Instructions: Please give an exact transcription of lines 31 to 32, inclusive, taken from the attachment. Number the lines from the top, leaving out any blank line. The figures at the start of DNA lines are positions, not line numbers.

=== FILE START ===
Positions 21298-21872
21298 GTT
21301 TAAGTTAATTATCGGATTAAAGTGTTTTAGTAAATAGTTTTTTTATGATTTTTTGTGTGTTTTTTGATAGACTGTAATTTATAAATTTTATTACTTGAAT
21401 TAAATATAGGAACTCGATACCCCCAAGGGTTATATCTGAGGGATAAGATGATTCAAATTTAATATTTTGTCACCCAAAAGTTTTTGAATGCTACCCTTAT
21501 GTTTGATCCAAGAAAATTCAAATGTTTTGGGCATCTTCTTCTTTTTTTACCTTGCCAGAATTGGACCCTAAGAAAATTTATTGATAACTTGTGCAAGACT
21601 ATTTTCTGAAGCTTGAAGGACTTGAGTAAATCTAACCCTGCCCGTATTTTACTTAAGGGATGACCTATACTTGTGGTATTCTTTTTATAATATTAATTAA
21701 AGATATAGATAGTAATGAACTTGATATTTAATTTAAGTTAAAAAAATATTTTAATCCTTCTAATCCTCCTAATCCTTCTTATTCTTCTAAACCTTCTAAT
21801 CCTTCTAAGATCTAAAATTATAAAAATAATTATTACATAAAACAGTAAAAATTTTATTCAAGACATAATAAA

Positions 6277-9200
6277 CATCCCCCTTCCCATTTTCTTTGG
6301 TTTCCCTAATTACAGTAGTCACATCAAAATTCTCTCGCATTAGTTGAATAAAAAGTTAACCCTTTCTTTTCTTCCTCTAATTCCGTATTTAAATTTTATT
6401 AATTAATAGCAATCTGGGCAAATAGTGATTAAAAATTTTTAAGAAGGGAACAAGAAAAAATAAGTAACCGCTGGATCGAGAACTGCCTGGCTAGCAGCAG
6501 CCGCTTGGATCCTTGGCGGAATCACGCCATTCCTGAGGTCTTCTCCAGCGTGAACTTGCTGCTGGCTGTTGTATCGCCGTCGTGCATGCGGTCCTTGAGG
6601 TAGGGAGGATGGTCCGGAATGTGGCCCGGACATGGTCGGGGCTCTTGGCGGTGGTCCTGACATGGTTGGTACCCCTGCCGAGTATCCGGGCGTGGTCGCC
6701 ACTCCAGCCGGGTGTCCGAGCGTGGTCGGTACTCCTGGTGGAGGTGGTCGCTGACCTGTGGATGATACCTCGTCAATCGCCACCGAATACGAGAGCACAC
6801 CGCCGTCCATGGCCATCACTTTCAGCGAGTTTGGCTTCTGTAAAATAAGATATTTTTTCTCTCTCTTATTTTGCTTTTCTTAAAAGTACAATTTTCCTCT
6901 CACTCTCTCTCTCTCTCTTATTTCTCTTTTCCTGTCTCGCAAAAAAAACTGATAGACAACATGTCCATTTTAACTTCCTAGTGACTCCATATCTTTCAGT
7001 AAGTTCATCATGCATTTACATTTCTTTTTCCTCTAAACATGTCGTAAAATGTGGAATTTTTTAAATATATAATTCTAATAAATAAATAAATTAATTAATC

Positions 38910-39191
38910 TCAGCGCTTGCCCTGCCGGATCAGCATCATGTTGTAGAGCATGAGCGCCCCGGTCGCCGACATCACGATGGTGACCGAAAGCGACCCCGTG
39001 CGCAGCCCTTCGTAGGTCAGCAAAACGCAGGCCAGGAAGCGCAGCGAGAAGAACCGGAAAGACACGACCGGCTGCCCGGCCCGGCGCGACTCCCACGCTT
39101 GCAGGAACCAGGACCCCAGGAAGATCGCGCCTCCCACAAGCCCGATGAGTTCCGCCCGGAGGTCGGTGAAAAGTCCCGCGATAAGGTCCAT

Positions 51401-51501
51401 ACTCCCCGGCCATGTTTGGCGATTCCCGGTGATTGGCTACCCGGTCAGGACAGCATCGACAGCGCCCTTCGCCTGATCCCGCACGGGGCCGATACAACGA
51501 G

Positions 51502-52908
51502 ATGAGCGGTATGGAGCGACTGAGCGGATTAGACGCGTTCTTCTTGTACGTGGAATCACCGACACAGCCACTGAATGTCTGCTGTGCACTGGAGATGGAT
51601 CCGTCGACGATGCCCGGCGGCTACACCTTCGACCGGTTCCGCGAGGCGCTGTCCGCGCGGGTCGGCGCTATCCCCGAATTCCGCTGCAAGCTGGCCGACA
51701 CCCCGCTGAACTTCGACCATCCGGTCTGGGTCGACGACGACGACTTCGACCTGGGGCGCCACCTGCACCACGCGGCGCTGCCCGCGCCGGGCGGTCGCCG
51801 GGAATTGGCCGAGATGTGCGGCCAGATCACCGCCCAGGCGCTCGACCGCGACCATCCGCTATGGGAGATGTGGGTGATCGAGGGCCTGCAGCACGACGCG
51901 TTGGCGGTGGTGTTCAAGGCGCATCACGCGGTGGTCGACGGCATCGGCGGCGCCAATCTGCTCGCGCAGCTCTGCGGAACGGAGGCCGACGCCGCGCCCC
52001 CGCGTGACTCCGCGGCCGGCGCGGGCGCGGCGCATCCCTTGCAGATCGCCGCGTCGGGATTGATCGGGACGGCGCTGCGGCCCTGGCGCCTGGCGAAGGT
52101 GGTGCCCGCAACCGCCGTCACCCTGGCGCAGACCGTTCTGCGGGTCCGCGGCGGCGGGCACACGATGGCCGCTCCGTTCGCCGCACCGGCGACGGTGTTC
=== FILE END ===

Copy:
51901 TTGGCGGTGGTGTTCAAGGCGCATCACGCGGTGGTCGACGGCATCGGCGGCGCCAATCTGCTCGCGCAGCTCTGCGGAACGGAGGCCGACGCCGCGCCCC
52001 CGCGTGACTCCGCGGCCGGCGCGGGCGCGGCGCATCCCTTGCAGATCGCCGCGTCGGGATTGATCGGGACGGCGCTGCGGCCCTGGCGCCTGGCGAAGGT